8 years ago

Volume 17 Issue 2 - October 2011

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Old Wine, New Bottles |

Old Wine, New Bottles | Fine Old Recordings Re-ReleasedBRUCE SURTEESFado is the traditional art of singing inPortugal. The word comes from theLatin, fatum meaning Fate. The songs,while quite beautiful and moving, “relatea general sense of frustration and a uniquePortuguese fatalism.” Amália Rodrigues – TheQueen of Fado was born in Lisbon in 1920.She sang when onlyfour or five yearsold, revealing anatural talent. In1935 she became aserious amateur andin 1939 made herformal debut. In the1950s and ‘60s shewas considered theprime exponent ofPortuguese popularmusic, a celebrityappearing not onlyin Portugal butaround Europe andjust about everywhereelse includingthe USA, Japan and,of course, Brazil. She died in her sleep in1999. 15 of her songs presented in a new CDfrom ARC Music (EUCD2337) convey feelingsof “beautiful sadness” and even though Ineither speak nor understand Portuguese, Iam touched by these performances, findingthem very satisfying and settling. In 10 ofthe 15 she is accompanied by the distinctivetimbre of a guitarra portuguesa. There areno texts but the song titles are translated,including: Curse; Sad Inside; Oh! To die foryou; Yellow Breasted Sparrow; and One yearago today.SONY Classical has issued four new CDs(all Verdi) and four DVDs in their ongoingseries of notable performances from theMetropolitan Opera’s archives, newlyremastered by The Met.Marian Anderson was the first African–American artist to be given a leading roleat the Metropolitan Opera. She sang Ulricain Un Ballo in Maschera on January 7, 1955and reprised that role on the afternoon ofSaturday, December 10 in a performancethat was heard by countless millions via thelive radio broadcast. That afternoon’s stellarcast included Met regulars of the time:Zinka Milanov, Robert Merrill, RobertaPeters, Jan Peerce, Giorgio Tozzi andNorman Scott. Dimitri Mitropoulos conducted.(88697 91002, 2CDs)Il Trovatore from February 4, 1961 wasalso a gala event. Leontyne Price andFranco Corelli had made their Met debuta week earlier to wild acclaim and nowmillions in the radio audience could judgefor themselves. Today, fifty years later anew audience can hear exactly what all theexcitement was about … and exciting it is!How could it not be? Price and Corelli bothat their spectacular best, together with a finecast including Mario Sereni, Irene Dalis,William Wilderman, and a fresh TeresaStratas (as Ines). Fausto Cleva conducted.As usual in thisseries, the soundis untroubled bysonic artifacts, hasrealistic dynamicrange and a goodsense of the frontto-backperspective(88697 91006,2CDs).Don Carlo featuredFranco Corelliin the title role inthe broadcast ofMarch 7, 1964 supportedby LeonieRysanek, IreneDalis, NicolaeHerlea, GeorgioTozzi, Hermann Uhde and others. Thisperformance makes a good case for the fouract version heard here. Kurt Adler conducts(88697 91004, 2 CDs).Rigoletto dates from February 22, 1964and stars thesefamiliar Metalumni: RobertMerrill as Rigolettoand Richard Tuckeras the Duke ofMantua, RobertaPeters as Gilda,Mignon Dunn asMaddelena andBonaldo Giaiotti asSparafucile. FaustoCleva conductsthis stunningperformance thatbrings this treasuretrove of great arias,this cautionary taleof bad karma, to itstragic ending (88697 91005, 2 CDs).The first of the four SONY DVDs fromThe Met dates from April 5, 1978 andfeatures the usual double bill of Mascagni’sCavalleria Rusticana and Leoncavallo’sPagliacci. As originally telecast, images anda bare outline of the plot are silently seenwhile the two preludes are played. The 37years young Placido Domingo stars in bothoperas in performances that define the rolesof Turiddu and Canio, supported by TatianaTroyanos as Santuzza in Cavalleria and bySherrill Milnes (Tonio), and Teresa Stratas(Nedda) in Pagliacci. The sets were designedby Franco Zeffirelli and James Levineconducts these performances that remaina lasting memento of a memorable evening(88697 91008-9, 1 DVD).Verdi’s Otello, live from September 25,1978, has the incomparable Jon Vickers inthe title role supported by Cornell MacNeil(Iago), Renata Scotto (Desdemona), AndreaVelis (Rodrigo), James Morris, and others.This was some four years after Vickersfilmed Otello in Karajan’s production inBerlin. Cornell MacNeil, who died in Julythis year, is perfectly cast as the schemerwho brings down Otello. Production and setsby Zeffirelli (88697 91012-9, 1 DVD).Of the four operas in this release, Ifound Alban Berg’s Lulu the most engrossing.Perhaps it is the lingering impression ofLouise Brooks’ portrayal in Georg Pabst’s1929 German film, Pandora’s Box. JohnDexter was the producer and Jocelyn Herbertwas responsible for the sets and costumedesign of the Met’s Lulu, all coming togetherin a mise en scène that is appropriatelysurreal and decadent, as it would be inproductions of the time of Pandora. JuliaMigenes is the ill-fated Lulu and FranzMazura is Jack the Ripper, Lulu’s lastcustomer. The Countess is sung by EvelynLear and Kenneth Riegel is Alwa. There areover 20 singingroles in Lulu, toomany to list here.Suffice to say, thisis an unusuallycompellingand enthrallingperformance indynamic stereo or5.1 surround sound.James Levineconducts (8869791009-9, 2 DVDs).The Magic Fluteis the abridged,English languageversion as seenDecember 30,2006, the firstseason of the Met’s “Live in HD” in theatresaround the world. Intended for childrenof all ages, this pantomimed version hasinnocent charm and may be an entertainingintroduction to Mozart’s masterpiece(everything by Mozart is a masterpiece).Outstanding are Nathan Gunn (Papageno),Erika Miklosa (Queen of the Night), YingHuang (Pamina), René Pape (Sarastro) butthere doesn’t seem to be any role not ideallycast. Sub-titles in many languages, includingEnglish are accessible. James Levineconducts this exuberant, brilliantly staged,happy event (88697 91013-9, 1 DVD).70 thewholenote.comOctober 1 – November 7, 2011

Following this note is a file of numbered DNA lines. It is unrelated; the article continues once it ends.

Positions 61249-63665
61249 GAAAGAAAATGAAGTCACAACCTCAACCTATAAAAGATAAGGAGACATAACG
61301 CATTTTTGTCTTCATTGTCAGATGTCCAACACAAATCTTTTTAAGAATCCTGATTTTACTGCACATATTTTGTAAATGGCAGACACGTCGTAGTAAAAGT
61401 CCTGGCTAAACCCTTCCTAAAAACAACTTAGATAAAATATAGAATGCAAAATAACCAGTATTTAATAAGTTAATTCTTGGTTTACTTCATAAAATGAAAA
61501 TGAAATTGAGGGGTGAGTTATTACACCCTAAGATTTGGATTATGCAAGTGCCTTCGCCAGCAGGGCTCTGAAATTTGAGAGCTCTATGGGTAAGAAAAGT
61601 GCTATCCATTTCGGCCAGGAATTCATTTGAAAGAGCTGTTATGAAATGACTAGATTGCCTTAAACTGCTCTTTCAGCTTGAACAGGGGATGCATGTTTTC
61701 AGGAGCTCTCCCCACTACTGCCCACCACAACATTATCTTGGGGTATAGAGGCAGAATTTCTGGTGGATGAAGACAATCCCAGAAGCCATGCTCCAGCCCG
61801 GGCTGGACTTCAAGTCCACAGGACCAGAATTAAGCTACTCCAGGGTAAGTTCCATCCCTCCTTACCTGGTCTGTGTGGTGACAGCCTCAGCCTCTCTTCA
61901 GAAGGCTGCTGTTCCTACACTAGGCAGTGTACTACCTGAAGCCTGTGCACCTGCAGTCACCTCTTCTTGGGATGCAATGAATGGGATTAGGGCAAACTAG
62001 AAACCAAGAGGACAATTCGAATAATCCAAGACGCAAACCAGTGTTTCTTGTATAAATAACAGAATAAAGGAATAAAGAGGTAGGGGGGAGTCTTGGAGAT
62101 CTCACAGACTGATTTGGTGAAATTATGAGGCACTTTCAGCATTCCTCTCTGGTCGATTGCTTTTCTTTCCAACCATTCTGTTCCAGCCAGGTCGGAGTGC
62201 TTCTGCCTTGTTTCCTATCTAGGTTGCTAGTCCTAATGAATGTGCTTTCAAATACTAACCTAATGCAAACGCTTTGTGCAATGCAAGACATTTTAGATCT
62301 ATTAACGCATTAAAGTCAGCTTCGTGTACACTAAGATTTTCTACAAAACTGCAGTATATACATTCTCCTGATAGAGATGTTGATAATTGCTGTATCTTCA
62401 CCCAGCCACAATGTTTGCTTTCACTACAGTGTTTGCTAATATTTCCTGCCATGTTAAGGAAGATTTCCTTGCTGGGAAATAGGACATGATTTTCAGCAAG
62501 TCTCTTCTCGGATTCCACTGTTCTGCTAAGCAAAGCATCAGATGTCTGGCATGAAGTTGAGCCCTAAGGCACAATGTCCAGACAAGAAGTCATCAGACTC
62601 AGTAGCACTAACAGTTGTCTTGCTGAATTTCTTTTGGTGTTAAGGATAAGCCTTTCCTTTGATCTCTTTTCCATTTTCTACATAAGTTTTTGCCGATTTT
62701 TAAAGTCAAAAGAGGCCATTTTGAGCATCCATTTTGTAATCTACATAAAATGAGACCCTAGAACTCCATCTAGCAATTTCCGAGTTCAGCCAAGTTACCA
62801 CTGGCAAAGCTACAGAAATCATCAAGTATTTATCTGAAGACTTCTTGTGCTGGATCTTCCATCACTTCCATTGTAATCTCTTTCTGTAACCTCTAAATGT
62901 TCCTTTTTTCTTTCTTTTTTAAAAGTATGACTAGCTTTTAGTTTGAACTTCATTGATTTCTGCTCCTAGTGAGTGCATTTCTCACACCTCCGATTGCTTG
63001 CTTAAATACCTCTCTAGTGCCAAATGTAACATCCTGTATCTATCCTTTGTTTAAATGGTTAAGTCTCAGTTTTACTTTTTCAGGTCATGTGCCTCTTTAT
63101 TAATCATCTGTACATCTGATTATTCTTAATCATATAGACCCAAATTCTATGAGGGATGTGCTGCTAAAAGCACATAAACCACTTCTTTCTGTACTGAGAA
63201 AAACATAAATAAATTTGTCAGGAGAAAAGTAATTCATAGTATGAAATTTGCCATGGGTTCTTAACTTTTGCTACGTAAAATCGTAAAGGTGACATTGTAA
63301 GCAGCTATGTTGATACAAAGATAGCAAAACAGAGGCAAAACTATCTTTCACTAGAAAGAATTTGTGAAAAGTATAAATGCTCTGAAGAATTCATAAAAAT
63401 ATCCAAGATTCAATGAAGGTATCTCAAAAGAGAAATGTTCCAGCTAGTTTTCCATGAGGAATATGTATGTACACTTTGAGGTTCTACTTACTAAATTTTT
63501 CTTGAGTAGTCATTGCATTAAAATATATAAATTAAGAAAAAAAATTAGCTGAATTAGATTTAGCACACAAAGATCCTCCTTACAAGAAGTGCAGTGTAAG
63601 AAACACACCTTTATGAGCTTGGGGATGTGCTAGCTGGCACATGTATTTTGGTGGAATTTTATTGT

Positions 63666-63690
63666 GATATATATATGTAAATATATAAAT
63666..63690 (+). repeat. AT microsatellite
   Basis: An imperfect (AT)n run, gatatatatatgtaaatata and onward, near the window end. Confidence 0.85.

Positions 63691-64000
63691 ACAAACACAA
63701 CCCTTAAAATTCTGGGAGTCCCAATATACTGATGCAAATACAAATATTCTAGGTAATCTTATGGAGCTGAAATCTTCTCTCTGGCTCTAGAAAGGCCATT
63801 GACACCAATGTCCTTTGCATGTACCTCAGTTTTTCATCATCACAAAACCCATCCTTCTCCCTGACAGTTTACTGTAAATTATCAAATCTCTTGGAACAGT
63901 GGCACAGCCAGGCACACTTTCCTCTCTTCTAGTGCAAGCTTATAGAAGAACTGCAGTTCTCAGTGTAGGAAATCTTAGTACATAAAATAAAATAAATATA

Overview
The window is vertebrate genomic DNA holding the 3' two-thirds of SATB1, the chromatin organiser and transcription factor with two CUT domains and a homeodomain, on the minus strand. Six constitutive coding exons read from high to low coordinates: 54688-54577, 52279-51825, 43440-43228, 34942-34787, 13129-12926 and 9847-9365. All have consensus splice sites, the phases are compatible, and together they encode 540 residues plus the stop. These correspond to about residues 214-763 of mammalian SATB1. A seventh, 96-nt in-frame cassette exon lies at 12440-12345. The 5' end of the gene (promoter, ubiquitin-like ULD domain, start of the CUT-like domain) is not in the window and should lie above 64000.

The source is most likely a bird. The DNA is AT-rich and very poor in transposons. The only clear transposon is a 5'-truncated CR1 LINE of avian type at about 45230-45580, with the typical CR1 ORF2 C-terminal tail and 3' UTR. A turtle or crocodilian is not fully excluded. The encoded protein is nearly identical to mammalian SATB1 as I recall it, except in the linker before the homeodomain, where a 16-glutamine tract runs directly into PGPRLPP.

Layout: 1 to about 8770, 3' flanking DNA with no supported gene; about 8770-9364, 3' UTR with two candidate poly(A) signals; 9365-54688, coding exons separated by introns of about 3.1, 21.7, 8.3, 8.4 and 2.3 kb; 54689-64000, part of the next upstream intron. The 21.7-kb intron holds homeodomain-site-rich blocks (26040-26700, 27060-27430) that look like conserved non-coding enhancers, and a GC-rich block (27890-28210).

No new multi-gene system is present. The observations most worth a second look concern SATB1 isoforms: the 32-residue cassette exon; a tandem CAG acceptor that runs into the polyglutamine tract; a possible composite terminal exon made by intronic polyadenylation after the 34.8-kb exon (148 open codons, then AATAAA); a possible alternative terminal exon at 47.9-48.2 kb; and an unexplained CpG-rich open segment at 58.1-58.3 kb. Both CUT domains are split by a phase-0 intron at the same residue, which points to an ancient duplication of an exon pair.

11.1290thSeason90TH SEASON SPONSORLOUIS LORTIESIR ANDREW DAVISBeethoven EroicaOctober 12 at 8:00pmOctober 13 at 2:00pmSir Andrew Davis, conductorLouis Lortie, pianoBach/orch. Sir Andrew Davis:Passacaglia & Fugue, BWV 582Mozart: Piano Concerto No. 25, K. 503Beethoven: Symphony No. 3 “Eroica”Best of BaroqueOctober 15 at 7:30pmOctober 16 at 3:00pmSir Andrew Davis, conductor,organ, and harpsichordNora Shulman, fluteSarah Jeffrey, oboeJonathan Crow, violinSir Andrew Davis leads the orchestra in a richtapestry of music by the grand master of theBaroque period, Johann Sebastian Bach.RachmaninoffSymphony No. 2October 19 & 20 at 8:00pmStéphane Denève, conductorLars Vogt, pianoStravinsky: Concerto for ChamberOrchestra “Dumbarton Oaks”Mozart: Piano Concerto No. 16, K. 451Rachmaninoff: Symphony No. 2LARS VOGTThe Wizard of Ozwith OrchestraOctober 29 at 8:00pmOctober 30 at 3:00pmEmil de Cou, conductorFollow the Yellow Brick Road to Roy ThomsonHall for the classic film The Wizard of Oz on agiant screen accompanied live by the TSO!416.593.4828 CONCERTS AT ROY THOMSON HALLLight Classics Concert SeriesLight Classics Media Sponsor